More troubling, Keys also questions whether Cubans are even oppressed, but any sane person would have to concede that open political dissent is outlawed. I’m willing to objectively dissect Cuban society, but can a nation governed primarily by one man since the Eisenhower administration truly be considered free? Methinks that Keys should curl up with a copy of Nestor Almendros’ chilling Nobody Listened.
Keys is on firmer ground as he focuses on local opinions and contextualizing of music’s place in Cuban life, instead of using the pronouncements of faraway academics to take center stage. Personally, I confess to being a sucker for lofty professsorial analyses, but it would be inappropriate here to allow the chattering classes to dominate, as many have never visited Cuba, whether by choice or hypocritical government mandate.
Still, romanticizing occasionally creeps in, as Cuba: Island of Music implies that contemporary Cuba is a social paradise devoid of racial divisions, a view disputed by journalist Eugene Robinson in Last Dance In Havana, his non-fiction treatise on today’s Cuba. It’s true that Castro abolished de jure racial discrimination on the island, but many young blacks in Cuba feel a subtle but increasing pressure from local police, and I’m not naïve enough to think their situation would improve if the right-wing Miami-based entrepreneurs ever come to power; that same claque may have been instrumental in a ban on Cuban performers playing in Miami-Dade County. On a lighter note, in one sequence, an elderly Chinese-Cuban – known as Mr. Lee – croons a paean to his adopted country in Spanish, explaining that he never imagined he would embrace Cuba, or vice versa, when he arrived decades before.
Keys also presents a lengthy montage of everyday homegrown industriousness, a sort of whistling while you work, that’s uncomfortably reminiscent of Soviet-era propaganda movies, intended to promote cooperation within and convince the outside world that the USSR’s brand of ‘socialism’ was an admirable model for others to follow. It also must be said that obese young people are apparently non-existent in Cuba, quite the opposite of my own country, but those tempted to attribute this to vigorous exercise and a lack of fast and processed foods might want to consider that low-level hunger is endemic on the island, as argued in Patrick Symmes’ muckraking Harper‘s essay from last October, “Thirty Days As a Cuban”.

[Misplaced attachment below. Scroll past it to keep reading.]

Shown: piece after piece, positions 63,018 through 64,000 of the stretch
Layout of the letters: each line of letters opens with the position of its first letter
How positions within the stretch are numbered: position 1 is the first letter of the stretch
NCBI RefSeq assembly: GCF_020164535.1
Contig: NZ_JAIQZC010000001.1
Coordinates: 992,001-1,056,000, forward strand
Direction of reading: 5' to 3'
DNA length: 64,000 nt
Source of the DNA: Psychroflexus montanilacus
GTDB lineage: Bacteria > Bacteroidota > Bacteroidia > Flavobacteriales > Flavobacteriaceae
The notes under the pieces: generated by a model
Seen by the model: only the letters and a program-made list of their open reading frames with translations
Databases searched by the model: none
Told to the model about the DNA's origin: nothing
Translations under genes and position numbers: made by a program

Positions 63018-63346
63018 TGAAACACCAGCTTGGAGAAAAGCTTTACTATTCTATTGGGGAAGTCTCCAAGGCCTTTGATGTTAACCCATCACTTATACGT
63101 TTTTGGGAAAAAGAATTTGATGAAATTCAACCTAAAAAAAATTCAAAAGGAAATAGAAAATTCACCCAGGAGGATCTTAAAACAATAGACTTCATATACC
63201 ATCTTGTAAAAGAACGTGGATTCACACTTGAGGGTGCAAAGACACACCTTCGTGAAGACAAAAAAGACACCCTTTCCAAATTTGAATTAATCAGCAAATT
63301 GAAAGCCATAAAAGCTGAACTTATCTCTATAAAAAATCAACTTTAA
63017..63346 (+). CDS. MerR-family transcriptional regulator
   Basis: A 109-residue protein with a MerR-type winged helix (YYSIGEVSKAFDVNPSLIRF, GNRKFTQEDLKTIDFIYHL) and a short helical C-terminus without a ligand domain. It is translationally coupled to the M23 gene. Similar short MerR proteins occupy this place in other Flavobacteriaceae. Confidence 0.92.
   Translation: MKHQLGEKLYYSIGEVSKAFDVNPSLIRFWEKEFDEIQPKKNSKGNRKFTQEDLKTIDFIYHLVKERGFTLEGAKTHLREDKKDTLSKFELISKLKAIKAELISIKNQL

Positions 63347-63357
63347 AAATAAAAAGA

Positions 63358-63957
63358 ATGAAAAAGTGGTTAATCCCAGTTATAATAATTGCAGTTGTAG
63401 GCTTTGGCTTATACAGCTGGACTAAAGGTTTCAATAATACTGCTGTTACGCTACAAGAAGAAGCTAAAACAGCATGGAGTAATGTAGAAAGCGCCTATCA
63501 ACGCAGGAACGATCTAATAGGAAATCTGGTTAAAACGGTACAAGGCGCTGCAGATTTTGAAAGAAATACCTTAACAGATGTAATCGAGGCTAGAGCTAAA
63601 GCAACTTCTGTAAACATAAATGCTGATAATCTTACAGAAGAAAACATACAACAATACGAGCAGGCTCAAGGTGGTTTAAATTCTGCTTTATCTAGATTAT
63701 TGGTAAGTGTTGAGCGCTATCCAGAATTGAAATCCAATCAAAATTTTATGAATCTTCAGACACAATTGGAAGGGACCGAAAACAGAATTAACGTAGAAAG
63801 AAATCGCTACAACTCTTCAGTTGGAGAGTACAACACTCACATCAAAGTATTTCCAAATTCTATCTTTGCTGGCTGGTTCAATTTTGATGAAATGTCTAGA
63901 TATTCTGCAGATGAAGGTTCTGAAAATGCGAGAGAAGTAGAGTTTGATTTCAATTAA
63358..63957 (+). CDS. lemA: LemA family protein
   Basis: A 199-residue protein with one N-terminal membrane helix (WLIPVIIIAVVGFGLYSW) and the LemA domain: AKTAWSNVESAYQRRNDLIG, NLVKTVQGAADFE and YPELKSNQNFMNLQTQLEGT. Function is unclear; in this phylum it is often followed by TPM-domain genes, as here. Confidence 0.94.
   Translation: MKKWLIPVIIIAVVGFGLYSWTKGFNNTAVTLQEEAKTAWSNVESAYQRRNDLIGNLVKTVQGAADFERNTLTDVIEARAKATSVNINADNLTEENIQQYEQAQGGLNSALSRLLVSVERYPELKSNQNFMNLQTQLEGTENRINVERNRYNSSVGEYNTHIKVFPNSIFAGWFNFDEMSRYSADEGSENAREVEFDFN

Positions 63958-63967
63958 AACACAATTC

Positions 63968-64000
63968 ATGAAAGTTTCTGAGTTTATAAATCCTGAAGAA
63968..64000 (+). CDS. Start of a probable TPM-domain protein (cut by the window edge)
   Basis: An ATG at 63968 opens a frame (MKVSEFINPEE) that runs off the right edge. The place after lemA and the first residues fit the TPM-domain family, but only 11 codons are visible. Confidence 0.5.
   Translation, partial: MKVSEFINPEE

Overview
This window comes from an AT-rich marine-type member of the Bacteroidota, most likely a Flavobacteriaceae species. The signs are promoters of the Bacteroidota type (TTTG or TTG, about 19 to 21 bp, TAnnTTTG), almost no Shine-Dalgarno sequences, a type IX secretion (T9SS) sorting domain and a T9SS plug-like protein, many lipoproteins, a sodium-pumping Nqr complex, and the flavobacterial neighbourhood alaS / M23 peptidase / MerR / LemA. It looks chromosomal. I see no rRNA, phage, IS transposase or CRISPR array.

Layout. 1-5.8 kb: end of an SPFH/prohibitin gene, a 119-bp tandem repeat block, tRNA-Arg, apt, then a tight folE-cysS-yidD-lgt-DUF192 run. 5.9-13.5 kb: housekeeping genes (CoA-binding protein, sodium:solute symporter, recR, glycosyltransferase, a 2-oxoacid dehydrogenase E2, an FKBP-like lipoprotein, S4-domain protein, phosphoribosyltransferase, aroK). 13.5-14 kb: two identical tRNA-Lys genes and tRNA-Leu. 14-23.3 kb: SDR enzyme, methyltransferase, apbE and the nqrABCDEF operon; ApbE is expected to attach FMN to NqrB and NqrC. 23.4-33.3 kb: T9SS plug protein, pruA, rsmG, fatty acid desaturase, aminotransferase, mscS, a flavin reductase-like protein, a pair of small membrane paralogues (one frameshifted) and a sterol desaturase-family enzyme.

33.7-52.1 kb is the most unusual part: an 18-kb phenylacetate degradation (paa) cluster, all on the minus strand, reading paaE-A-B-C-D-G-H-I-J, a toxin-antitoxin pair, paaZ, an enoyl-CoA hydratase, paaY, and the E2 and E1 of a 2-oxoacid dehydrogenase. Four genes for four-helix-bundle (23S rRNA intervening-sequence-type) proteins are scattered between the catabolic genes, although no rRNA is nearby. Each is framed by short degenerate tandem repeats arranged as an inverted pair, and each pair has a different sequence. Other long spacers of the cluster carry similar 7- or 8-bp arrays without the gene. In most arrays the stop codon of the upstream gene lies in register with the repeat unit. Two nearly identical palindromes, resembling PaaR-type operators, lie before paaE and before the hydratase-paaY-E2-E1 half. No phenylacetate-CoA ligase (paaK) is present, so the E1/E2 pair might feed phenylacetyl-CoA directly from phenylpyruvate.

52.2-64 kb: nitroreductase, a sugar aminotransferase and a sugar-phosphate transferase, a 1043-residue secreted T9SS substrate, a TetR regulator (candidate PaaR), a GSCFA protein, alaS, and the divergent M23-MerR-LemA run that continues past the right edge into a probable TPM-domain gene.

The film asks the following question: Why is Cuba such an effective incubator of musical virtuosity? In the absence of material distractions, Cubans have had little else to focus on. It may be that Cuba’s street corner karaoke is a covert, unconscious form of resistance, as it was for American slaves during the antebellum period, or may be now in Singapore’s raucous nightclub scene. I would never compare prosperous Singapore’s regulatory patriarchy to the inhumanity of slavery or unilateral, unyielding governance, but I’m merely saying that curtailing of freedoms in one area produces, for good or ill, spontaneous expression in another.
A few scenes would benefit from additional subtitles, but my only serious quip is the lack of extras in this DVD package. Might Keys have included some tidbits of Cuban history? What about an examination of differing musical styles? Or maybe clips of Cuban performers’ appearances in Hollywood films? I suspect that budgetary concerns forestalled the inclusion of any bells and whistles.
Cuba remains, like so many other developing societies, a tragic-romantic melting pot which finds solace and sexuality in music. Inevitably, it will become more like Miami, that glittery, chaotic metropolis staring it down from a secure mainland perch. Afro-Cuban sounds have long been the island’s principal export to North America, and Cubaphiles — many opposed to the US trade embargo – will consume Cuba, the Island of Music with relish. There aren’t necessarily any fresh insights here, but the documentary may serve as another talking point in increasing calls for the US to normalize relations with its struggling former colony, so close yet so far.